Film Review: Insurgent

Monday 9 November 2015 by

Insurgent, Divergent, Film

The spate of films adapted from Young Adult fiction continues unabated. From the Hunger Games, we move to the other dystopian story – the Divergent series, which tells the story of Tris, as she battles against the factions of her world. Insurgent is the second in the series; Tris and her friends are on the run from Jeanine – the psychotic leader who is determined to stop the divergents before they upend the faction system.

This is a high-octane blockbusting film (much like its predecessor) is fast and visually good-looking. Shailene Woodley plays Tris close to the edge, hovering around the lines between murderous rage, encompassing fear and overwhelming guilt whilst still able to add a touch of levity to proceedings. It’s a strong lead. The physicality of the role suits her, and she is a bright beacon amongst the characters. Unfortunately, I don’t rate Theo James as Four, but Jai Courtney (again) as the brutish Eric and Miles Teller as the whip-sharp Peter are excellent high notes.

The story itself is very much on a sharp upturn, introducing factions and the factionless at a rate of knots that could leaving you feeling a bit breathless. This is much slower in the books (as to be expected), but there’s something to be said about ramping it up for the big screen. But it is the actors rather than the plot that carry this film forward and keep you watching – from Woodley, Courtney and Teller, you get star turns from the likes of Kate Winslet as Jeanine and Naomi Watts as Evelyn – even the brief screentime from Zoë Kravitz is worth it.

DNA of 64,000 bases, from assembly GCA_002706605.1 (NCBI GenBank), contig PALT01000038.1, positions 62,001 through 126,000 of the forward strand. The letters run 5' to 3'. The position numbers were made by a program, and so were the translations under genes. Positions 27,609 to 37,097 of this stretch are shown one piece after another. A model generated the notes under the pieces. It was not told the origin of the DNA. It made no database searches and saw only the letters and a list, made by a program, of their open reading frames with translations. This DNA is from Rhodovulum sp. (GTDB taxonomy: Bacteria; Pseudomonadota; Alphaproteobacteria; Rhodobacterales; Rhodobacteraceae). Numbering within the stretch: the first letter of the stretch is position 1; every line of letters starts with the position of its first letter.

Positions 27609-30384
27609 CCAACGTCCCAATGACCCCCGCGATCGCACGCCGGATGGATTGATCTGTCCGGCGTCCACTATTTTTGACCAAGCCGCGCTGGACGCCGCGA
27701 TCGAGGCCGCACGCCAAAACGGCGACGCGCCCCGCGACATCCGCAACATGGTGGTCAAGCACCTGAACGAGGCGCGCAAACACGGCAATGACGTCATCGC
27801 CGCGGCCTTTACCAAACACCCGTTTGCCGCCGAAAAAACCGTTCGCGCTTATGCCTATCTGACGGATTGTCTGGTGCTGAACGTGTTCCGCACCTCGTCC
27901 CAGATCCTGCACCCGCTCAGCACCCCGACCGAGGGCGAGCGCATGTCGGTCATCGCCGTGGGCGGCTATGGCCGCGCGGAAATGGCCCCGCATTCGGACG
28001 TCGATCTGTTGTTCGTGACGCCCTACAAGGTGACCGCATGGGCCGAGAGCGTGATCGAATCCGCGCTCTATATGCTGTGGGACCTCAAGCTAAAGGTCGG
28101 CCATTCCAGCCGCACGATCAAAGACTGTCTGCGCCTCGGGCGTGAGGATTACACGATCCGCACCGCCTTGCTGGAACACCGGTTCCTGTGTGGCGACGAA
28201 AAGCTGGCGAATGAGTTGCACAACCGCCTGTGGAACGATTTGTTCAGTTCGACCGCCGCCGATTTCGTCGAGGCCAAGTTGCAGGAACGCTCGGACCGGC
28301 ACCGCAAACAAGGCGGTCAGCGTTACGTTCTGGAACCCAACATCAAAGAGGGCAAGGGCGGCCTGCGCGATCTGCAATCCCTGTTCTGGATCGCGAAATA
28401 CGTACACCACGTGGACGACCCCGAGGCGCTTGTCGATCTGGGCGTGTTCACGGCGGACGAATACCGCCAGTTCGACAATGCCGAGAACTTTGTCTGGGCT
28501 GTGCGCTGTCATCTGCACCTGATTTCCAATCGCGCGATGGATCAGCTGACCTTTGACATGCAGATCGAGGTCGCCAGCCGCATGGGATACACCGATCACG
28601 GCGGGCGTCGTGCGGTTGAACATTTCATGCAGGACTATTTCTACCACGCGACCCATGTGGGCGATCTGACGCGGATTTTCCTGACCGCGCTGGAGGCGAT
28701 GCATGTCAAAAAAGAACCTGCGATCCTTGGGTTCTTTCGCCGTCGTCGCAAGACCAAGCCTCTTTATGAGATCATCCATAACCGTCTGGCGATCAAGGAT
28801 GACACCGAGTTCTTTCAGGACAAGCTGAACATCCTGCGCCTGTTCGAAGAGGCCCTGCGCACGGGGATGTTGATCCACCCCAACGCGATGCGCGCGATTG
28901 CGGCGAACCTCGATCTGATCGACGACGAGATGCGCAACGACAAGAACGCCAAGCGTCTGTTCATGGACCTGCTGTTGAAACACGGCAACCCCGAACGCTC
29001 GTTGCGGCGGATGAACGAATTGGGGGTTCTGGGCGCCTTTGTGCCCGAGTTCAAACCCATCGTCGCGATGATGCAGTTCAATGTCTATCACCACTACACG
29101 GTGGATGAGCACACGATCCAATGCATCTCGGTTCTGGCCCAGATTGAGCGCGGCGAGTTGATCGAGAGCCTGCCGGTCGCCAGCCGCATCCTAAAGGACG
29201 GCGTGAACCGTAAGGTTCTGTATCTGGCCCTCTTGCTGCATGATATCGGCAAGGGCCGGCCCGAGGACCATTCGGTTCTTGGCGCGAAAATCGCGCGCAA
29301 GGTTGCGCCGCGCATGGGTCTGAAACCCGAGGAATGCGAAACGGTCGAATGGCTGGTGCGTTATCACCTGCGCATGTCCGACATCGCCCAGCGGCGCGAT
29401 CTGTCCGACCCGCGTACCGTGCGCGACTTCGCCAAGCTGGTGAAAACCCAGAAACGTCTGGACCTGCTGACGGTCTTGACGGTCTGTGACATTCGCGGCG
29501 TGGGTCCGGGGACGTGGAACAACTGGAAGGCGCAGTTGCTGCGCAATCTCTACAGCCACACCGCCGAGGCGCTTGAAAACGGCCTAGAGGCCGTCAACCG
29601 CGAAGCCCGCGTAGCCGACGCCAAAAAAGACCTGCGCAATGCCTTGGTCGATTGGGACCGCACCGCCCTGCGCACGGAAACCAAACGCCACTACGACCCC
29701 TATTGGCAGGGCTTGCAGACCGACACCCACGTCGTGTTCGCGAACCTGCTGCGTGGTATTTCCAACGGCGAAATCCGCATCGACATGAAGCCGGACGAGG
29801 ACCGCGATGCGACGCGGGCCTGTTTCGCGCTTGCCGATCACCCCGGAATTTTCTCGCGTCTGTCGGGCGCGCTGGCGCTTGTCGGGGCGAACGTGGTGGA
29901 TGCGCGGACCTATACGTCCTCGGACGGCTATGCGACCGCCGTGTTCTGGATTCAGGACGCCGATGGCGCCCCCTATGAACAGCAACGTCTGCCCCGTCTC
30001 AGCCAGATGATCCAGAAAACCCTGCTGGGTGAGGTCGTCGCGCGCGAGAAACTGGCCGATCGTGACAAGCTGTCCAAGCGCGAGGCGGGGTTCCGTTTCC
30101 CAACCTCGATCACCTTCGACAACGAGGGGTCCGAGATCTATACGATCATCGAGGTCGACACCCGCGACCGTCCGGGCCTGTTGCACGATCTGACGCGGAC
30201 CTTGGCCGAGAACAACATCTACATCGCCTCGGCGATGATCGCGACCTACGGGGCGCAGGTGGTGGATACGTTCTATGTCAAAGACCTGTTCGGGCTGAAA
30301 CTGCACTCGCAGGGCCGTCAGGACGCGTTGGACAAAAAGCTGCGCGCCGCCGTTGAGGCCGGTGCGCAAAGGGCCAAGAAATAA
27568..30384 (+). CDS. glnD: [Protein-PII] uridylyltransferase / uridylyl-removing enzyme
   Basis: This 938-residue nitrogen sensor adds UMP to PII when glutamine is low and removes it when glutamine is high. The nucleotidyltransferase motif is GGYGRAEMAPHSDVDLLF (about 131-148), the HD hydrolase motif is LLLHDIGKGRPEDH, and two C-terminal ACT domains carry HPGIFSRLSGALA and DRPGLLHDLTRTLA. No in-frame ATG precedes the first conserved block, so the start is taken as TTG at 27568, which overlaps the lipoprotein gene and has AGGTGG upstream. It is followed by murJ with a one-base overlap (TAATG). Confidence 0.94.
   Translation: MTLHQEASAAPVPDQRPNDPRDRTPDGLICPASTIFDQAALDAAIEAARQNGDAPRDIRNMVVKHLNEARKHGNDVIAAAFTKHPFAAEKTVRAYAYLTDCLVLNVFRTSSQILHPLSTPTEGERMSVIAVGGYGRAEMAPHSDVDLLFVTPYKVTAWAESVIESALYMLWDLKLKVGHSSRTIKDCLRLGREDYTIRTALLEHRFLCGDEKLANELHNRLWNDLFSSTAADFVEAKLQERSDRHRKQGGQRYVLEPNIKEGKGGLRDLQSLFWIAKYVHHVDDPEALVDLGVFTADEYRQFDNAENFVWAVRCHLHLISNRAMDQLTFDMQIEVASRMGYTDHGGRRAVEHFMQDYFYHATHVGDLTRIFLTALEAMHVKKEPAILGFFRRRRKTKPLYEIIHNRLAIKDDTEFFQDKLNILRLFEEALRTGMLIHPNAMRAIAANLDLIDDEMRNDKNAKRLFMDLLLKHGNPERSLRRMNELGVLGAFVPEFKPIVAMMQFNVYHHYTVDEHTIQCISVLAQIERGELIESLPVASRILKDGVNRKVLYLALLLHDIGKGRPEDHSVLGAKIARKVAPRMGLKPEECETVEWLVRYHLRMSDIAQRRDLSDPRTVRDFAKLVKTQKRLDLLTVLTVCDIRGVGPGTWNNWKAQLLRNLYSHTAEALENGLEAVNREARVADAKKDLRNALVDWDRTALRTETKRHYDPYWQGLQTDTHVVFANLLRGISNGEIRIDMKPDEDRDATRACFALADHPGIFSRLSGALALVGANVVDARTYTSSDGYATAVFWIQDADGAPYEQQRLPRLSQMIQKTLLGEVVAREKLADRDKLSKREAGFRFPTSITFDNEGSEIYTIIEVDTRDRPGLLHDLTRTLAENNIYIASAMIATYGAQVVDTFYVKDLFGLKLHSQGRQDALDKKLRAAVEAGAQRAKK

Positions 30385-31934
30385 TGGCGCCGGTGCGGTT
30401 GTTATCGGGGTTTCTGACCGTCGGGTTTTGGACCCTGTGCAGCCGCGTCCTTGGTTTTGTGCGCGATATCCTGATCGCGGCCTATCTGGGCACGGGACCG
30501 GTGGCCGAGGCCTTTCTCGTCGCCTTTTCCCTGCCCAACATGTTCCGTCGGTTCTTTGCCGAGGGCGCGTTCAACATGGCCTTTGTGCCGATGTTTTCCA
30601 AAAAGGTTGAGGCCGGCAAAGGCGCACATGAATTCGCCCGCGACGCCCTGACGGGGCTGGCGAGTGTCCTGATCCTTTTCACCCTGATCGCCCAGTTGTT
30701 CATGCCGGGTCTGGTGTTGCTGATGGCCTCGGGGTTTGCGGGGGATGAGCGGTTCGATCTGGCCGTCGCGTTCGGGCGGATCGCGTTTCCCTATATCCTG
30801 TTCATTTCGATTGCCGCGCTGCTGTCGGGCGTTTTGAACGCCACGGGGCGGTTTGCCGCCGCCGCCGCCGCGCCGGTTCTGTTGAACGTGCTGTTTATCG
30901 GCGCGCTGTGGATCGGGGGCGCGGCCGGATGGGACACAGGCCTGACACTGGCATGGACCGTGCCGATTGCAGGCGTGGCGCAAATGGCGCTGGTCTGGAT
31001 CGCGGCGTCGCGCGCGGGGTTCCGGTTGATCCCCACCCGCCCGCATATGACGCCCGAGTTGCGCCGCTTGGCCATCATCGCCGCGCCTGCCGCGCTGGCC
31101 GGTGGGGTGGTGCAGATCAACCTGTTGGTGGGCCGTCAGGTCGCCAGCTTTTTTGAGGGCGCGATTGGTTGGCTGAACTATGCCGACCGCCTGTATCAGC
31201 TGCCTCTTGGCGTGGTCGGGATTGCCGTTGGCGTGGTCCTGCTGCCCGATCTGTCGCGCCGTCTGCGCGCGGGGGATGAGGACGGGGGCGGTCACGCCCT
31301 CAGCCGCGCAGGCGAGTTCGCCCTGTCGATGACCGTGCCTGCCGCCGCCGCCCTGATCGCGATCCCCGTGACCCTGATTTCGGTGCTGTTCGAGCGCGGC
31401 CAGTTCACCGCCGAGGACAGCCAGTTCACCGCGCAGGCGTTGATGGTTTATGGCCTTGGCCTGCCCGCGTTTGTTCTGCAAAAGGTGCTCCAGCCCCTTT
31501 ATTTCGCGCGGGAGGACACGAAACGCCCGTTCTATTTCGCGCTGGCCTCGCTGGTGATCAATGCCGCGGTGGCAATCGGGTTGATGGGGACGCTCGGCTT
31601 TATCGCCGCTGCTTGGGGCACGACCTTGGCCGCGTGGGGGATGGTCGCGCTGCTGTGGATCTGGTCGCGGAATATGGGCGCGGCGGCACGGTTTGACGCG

Blockbusters such as these are always worth it for their cast. The sheer scale of the production (huge, sweeping landscapes and torturously realised interiors) are all well and good, but it’s the inhabitants that you stay for. The production itself, as I said, is visually brilliant. The factions are distinct and clear cut, with clever detailing right down to piercings and the stance a person takes, making the divisions obvious and yet not laboured.

At no point does this feel like a Hunger Games spin off – I’ve heard it being called a second-rate Hunger Games and I couldn’t disagree more. In fact, in many respects, I prefer the world of the Divergent series. It feels sharper, wittier, and all the more plausible. Plus, there isn’t that weird love story getting in the way of the crux of the issue (the love story between Tris and Four never seems to matter all that much, rather it is the soft cushioning from which the best bits spring). It’s an action film from start to finish, and it’s not shy about it. The perfect popcorn film.

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